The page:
On-the-day cancellation of cataract surgery causes much distress for the patient and increases the burden on already stretched services, in addition to significant financial implications. A primary risk factor for endophthalmitis is thought to be local eyelid disease, with the majority of cases attributable to the patients' own flora.1, 2 Current guidelines therefore suggest that surgery is postponed pending disease control, usually with a lid hygiene regimen.3 We recently assessed the efficacy of applying a blanket policy of lid hygiene advice to all pre-operative cataract patients with a view to reducing the number of cancellations due to blepharitis.

In audit cycle 1 (n=960), case notes were reviewed retrospectively over a 5-month period and the reasons for on-the-day cancellation were recorded. Subsequently, all patients received both verbal and written advice about how to clean their eyelids and why it was necessary. Cancellation data were then collected prospectively over a 4-month period (n=677). A significant reduction in the incidence of cancellations due to blepharitis was noted (P=0.03, odds ratio 0.45) Figure 1.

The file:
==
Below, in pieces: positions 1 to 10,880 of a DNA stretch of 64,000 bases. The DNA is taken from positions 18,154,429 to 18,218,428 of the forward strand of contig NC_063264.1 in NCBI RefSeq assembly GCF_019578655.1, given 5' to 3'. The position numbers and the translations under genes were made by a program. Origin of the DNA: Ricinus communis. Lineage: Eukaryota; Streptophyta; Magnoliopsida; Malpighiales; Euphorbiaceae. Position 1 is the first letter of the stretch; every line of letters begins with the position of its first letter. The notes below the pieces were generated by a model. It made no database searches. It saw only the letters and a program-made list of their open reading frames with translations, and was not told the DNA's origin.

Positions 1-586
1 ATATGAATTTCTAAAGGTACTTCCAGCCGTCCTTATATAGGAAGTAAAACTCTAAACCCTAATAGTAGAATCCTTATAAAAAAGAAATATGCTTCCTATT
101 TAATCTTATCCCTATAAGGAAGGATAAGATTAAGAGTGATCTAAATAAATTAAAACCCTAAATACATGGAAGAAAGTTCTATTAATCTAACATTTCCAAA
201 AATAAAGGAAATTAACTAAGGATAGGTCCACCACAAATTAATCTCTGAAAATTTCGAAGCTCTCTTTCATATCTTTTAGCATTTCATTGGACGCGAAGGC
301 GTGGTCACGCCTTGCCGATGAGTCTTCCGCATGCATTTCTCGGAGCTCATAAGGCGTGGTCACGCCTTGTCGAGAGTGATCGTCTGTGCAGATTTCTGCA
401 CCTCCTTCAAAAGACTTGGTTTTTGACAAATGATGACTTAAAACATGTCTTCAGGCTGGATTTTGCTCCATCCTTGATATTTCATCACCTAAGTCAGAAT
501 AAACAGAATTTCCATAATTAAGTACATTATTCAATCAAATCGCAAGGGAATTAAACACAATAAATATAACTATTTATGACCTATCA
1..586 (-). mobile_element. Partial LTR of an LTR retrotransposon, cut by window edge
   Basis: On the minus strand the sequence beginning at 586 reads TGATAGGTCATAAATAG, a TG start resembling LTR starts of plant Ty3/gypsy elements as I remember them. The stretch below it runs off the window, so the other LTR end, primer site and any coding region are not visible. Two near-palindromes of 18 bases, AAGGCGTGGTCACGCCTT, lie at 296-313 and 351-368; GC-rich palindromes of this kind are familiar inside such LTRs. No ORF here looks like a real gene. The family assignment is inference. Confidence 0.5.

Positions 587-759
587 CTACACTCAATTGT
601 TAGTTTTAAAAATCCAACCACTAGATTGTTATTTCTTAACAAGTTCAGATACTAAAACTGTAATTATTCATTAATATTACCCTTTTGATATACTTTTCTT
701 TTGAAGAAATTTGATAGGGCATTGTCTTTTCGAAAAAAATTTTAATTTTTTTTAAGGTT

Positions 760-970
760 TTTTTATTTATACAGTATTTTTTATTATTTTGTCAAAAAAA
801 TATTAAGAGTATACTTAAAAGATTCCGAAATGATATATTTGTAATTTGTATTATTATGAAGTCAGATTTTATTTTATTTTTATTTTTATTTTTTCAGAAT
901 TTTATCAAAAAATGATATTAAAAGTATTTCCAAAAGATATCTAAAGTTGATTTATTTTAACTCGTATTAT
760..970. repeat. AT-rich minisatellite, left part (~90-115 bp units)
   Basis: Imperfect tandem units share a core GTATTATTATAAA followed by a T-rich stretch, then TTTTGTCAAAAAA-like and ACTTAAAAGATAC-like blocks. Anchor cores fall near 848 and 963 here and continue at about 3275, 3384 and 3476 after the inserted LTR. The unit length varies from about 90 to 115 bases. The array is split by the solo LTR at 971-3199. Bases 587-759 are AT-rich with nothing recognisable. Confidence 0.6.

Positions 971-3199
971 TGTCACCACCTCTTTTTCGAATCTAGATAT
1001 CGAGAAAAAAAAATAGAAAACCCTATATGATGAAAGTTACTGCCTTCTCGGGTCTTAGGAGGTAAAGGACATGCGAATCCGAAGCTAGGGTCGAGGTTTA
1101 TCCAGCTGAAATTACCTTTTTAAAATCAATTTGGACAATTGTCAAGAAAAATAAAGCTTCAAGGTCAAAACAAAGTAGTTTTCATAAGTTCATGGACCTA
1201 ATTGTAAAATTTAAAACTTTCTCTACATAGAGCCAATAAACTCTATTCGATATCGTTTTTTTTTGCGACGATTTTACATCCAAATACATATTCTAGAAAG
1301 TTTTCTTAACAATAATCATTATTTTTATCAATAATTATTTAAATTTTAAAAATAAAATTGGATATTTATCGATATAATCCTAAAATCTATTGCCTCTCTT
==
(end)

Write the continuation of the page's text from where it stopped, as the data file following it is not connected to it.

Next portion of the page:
Figure 1
figure 1

Proportion of operations cancelled before and after instituting lid hygiene measures.

Unfortunately, diagnosis of significant blepharitis is based on a subjective assessment that makes generating any strict audit criteria difficult and introduces a potential confounding factor. However, on an intention-to-treat basis we believe that providing all preoperative cataract patients with lid hygiene advice can help reduce cancellation rates. Although it is difficult to prove this would reduce endophthalmitis rates (there were no cases in either audit period) one would intuitively believe so. Assuming a constant cancellation rate from the first audit cycle (3%), this simple, non-invasive policy is estimated to have saved our trust £11 000 over a 4-month period.